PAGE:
Adding the certificate to the browser

The previous procedure will have created a certificate cert.p12, which you now need to import into your browser. The software that creates the certificate could I guess place it in your browser too, but that would require some of work to make it cross platform. Something to do for sure, but not now. On OSX adding certs programmatically to the Keychain application is quite easy.

So to add the certificate to your browsers store, open up Firefox's preferences and go to the Advanced->Encryption tab as shown here

Firefox 3.03 Advanced Preferences dialog

Click on "View Certificates" button, and you will get the Certificate Manager window pictured here.

Firefox 3.03 Certificate manager

Click the import button, and import the certificate we created in the previous section. That's it.

Starting Juliette's server

In a few days time Ian Jacobi will have a python based server working with the new updated certificate ontology. I will point to that as soon as he has it working. In the mean time you can run Juliette's test server locally like this:

$ ant run

This will start her server on your computer on localhost on port 8843 where it will be listening on a secure socket.

Connecting your client to Juliette's server

So now you can just go to https://localhost:8843/servlet/CheckClient in your favorite browser. This is Juliette's protected resource by the way, so we have moved straight to step 2 in the above UML diagram.

Now because this is a server running locally, and it has a secure port open that emits a certificate that is not signed by a well established security authority things get more complicated than they usually need be. So the following steps appea only because of this and so, to make it clear that this is just a result of this experiment, I have placed the following paragraph in a blue background. You will only need to do this the first time you connect in this experminent, so be weary of the blues.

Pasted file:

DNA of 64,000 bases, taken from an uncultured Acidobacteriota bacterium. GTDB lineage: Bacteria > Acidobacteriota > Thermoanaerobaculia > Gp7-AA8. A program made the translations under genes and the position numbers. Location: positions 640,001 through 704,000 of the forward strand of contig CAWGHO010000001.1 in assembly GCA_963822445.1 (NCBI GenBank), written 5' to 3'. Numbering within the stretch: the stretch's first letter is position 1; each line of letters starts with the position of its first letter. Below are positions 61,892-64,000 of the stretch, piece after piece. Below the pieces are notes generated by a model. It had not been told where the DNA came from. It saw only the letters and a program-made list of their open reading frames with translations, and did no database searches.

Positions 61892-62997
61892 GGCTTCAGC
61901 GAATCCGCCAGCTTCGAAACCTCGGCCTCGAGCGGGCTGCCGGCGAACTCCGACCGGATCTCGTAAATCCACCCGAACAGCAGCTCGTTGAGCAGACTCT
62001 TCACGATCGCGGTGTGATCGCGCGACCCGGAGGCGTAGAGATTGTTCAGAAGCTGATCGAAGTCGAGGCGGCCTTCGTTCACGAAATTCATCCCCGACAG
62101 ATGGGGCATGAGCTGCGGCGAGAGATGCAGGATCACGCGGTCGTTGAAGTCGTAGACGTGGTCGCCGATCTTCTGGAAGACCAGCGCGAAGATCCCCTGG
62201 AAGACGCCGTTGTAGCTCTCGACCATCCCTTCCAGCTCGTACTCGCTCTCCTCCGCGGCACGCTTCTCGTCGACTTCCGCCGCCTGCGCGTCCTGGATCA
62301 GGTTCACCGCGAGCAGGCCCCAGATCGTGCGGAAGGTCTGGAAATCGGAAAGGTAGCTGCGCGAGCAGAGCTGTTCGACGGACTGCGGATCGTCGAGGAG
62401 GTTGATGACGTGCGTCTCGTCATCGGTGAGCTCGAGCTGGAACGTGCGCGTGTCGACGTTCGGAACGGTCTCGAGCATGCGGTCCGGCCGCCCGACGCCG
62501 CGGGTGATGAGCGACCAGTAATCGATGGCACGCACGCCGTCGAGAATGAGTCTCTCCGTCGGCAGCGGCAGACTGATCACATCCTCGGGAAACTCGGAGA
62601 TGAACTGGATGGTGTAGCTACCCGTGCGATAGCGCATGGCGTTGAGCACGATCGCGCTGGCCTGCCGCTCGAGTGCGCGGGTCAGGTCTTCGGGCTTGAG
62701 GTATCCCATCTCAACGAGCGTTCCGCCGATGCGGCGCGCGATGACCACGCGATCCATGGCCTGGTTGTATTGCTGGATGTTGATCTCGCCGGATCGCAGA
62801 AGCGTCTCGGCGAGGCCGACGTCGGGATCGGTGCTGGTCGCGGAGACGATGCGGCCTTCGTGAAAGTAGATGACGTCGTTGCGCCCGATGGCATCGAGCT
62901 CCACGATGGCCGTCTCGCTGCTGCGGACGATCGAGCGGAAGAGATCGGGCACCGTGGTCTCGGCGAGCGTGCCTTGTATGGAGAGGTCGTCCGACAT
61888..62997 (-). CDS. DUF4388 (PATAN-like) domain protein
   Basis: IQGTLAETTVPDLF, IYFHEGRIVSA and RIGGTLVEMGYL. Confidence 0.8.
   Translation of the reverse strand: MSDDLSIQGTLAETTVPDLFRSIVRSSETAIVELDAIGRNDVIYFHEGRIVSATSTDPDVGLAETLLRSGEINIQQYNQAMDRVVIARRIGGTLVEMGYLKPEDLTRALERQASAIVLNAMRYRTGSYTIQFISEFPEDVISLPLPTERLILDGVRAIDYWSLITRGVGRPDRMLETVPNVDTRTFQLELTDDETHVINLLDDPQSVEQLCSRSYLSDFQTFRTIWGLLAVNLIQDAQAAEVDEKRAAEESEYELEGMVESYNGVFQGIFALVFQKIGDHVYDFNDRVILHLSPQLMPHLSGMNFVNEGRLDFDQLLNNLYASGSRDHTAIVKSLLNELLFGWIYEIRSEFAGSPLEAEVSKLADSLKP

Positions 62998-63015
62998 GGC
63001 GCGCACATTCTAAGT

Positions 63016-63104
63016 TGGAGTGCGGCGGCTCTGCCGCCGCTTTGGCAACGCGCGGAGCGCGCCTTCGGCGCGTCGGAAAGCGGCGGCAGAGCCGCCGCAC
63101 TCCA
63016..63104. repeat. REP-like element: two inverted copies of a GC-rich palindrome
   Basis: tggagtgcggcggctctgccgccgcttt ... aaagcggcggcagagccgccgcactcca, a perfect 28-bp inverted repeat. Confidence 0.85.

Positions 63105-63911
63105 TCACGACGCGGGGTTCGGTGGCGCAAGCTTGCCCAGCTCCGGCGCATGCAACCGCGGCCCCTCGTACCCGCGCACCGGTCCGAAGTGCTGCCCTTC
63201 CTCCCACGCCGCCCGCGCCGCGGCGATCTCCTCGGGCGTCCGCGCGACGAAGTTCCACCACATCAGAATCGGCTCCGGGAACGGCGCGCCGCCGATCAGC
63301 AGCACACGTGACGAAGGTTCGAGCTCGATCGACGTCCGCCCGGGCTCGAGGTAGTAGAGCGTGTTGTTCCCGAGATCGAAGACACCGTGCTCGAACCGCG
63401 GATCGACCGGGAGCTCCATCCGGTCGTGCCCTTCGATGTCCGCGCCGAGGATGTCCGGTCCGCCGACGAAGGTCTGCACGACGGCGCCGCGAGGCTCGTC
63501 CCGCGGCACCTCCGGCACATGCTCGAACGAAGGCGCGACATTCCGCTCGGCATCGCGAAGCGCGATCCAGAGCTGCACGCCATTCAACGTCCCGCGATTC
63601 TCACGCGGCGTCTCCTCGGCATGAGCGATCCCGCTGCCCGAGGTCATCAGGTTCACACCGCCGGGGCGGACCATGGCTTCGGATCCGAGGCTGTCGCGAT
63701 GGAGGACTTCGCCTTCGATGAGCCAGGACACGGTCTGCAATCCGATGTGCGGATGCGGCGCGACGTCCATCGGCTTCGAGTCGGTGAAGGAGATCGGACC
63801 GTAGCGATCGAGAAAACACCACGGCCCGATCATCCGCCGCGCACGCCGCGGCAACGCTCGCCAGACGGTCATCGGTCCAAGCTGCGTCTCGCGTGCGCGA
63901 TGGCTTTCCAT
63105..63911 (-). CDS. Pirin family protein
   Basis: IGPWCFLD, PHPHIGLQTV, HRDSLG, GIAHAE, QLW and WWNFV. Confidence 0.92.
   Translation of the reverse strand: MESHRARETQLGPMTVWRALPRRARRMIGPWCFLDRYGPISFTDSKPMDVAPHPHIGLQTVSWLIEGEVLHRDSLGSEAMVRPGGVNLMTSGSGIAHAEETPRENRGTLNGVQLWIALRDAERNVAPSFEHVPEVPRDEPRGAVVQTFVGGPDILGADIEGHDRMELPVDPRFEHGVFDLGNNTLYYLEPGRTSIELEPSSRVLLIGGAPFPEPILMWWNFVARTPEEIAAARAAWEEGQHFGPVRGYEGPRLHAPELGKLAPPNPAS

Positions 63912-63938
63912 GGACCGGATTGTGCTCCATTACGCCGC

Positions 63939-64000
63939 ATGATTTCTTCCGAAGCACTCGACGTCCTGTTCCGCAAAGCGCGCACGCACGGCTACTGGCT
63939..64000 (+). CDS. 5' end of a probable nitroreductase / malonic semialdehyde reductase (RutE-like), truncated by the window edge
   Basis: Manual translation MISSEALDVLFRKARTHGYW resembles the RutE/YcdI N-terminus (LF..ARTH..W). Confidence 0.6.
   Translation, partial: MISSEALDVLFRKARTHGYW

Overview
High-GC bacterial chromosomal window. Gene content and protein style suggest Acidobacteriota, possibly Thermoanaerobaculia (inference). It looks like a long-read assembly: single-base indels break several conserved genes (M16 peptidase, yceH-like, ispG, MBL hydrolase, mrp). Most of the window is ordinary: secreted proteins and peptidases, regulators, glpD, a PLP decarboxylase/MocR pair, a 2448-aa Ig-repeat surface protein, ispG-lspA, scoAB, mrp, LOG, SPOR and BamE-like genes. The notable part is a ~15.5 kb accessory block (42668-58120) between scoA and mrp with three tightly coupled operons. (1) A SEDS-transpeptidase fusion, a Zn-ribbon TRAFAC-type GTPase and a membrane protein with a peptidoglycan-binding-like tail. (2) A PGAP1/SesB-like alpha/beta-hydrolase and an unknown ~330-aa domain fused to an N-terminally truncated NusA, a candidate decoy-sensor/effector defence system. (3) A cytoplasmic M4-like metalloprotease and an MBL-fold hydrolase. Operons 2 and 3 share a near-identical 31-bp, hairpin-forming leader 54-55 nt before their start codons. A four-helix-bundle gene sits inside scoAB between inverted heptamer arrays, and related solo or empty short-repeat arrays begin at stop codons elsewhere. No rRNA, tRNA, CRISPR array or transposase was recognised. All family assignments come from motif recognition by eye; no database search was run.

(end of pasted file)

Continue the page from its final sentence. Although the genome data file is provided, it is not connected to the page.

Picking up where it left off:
Firefox gave me the following warning the first time I tried it.

Firefox 3.03 certificate error dialog

This is problematic because it just warns that the server's certificate is not trusted, but does not allow you to specify that you trust it (after all, perhaps you just mailed you the public key in the certificate and you could use that information to decide that you trust the server).

On trying again, shift reloading perhaps, I am not sure, I finally got Firefox to present me with the following secure connection failed page:

Firefox 3.03 secure connection failed page

Safari had done the right things first off. Since we trust localhost:8843 (having just started it and even inspected some of the code ) we just need to click the "Or you can add an exception ..." link, which brings up the dialog below:

Firefox 3.03 secure add exception page

They are trying to frighten users here of course. And so they should. Ahh if only we had a localhost signed certificate by a trusted CA, I would not have to write this whole part of the blog!

So of course you go there and click "Add Exception...", and this brings up the following dialog.

Firefox 3.03 get Certificate dialog

So click "Get Certificate" and get the server certificate. When done you can see the certificate

Firefox 3.03 get Certificate dialog

And confirm the security Exception.

Again all of this need not happen. But since it also makes clear what is going on, it can be helpful to show it.

Choose your certificate

Having accepted the server's certificate, it will now ask you for yours. As a result of this Firefox opens up the following dialog.

Firefox 3.03 Server requesting Client Certificate